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Introduction to Functional Programming using Haskell (2nd Edition) 2nd Edition

3.2 out of 5 stars 4 customer reviews
ISBN-13: 007-6092032182
ISBN-10: 0134843460
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Editorial Reviews

From the Back Cover

After the success of the first edition, Introduction to Functional Programming using Haskell has been thoroughly updated and revised to provide a complete grounding in the principles and techniques of programming with functions. The second edition uses the popular language Haskell to express functional programs. There are new chapters on program optimisation, abstract datatypes in a functional setting, and programming in a monadic style. There are complete new case studies, and many new exercises. As in the first edition, there is an emphasis on the fundamental techniques for reasoning about functional programs, and for deriving them systematically from their specifications. The book is self-contained, assuming no prior knowledge of programming and is suitable as an introductory undergraduate text for first- or second-year students.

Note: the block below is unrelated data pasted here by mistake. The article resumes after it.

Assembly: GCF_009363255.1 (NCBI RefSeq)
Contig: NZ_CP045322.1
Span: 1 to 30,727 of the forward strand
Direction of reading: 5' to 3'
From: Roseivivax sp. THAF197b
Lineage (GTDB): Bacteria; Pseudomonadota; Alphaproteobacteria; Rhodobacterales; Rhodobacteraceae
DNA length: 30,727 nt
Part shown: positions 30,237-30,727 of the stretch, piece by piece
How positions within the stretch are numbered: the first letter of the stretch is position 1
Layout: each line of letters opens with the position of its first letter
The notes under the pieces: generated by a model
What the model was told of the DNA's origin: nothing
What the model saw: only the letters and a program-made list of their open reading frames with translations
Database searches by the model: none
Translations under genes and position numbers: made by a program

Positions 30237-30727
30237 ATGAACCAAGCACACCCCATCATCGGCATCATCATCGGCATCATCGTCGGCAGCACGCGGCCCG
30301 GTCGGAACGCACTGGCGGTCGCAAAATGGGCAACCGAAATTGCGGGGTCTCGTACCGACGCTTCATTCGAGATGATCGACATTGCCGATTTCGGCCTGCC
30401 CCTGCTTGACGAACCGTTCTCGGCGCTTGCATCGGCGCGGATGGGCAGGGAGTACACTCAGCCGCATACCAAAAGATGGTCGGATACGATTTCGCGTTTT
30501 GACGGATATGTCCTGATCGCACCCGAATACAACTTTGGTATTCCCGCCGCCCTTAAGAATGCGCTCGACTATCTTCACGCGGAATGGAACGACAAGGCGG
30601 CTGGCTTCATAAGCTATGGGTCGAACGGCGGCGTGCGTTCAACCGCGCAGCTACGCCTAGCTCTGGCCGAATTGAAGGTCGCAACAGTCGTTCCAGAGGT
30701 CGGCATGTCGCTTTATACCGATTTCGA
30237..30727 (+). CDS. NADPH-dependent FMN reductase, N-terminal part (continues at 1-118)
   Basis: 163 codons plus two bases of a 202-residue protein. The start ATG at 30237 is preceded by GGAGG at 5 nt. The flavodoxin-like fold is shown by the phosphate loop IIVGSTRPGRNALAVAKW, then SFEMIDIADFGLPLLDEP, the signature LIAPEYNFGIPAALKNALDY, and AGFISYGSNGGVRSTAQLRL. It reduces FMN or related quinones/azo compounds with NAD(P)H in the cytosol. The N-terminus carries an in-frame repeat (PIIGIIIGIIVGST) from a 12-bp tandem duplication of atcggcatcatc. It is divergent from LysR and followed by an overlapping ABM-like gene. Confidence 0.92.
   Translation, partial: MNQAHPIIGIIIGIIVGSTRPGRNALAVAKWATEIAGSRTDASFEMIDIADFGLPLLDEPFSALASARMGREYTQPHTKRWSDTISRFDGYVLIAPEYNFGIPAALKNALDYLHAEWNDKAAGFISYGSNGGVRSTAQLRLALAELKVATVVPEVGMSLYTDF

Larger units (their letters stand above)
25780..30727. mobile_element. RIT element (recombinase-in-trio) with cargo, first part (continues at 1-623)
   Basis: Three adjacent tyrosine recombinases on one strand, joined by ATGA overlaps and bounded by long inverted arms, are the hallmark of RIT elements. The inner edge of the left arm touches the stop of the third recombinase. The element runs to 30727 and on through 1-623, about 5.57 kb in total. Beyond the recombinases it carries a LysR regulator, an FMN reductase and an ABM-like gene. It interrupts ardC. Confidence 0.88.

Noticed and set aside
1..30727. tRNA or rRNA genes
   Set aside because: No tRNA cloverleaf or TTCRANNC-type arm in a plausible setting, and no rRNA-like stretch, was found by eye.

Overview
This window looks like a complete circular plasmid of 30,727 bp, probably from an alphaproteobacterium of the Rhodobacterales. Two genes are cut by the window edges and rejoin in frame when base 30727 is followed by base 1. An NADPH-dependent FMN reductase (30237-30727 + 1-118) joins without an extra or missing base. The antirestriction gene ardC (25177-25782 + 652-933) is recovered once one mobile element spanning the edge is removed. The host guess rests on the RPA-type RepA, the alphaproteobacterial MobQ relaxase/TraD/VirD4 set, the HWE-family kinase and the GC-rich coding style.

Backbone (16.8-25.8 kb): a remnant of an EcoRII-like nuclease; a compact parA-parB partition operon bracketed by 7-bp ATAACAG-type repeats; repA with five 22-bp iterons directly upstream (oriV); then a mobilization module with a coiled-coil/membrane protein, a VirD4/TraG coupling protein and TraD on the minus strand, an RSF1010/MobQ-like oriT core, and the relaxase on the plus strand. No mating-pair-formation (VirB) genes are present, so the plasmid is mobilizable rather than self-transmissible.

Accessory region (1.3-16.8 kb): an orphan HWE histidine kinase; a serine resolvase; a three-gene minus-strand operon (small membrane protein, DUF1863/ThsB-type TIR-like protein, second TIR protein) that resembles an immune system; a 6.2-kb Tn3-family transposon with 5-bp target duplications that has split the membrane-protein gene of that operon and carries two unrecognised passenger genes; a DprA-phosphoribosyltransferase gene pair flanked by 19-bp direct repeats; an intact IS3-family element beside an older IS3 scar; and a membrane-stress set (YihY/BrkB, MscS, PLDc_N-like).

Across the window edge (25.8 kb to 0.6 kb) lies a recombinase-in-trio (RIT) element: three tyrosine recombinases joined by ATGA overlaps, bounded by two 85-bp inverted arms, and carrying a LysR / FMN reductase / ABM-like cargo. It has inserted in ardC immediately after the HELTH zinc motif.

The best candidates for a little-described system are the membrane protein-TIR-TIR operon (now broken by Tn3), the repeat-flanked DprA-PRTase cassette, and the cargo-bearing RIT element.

About the Author

Bird of Oxford University Computing Laboratory

Kai Bird is the co-author with Martin J. Sherwin of the Pulitzer Prize-winning biography, "American Prometheus: The Triumph and Tragedy of J. Robert Oppenheimer" (2005), which also won the National Book Critics Circle Award for Biography. His other books include "The Chairman: John J. McCloy, the Making of the American Establishment" (1992) and "The Color of Truth: McGeorge Bundy & William Bundy, Brothers in Arms "(1998). Bird's many honors include fellowships from the Guggenheim Foundation, the MacArthur Foundation, the German Marshall Fund, and the Rockefeller Foundation. A contributing editor of "The Nation", he lives in Kathmandu, Nepal, with his wife and son.
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Product Details

  • Paperback: 448 pages
  • Publisher: Prentice Hall; 2 edition (May 9, 1998)
  • Language: English
  • ISBN-10: 0134843460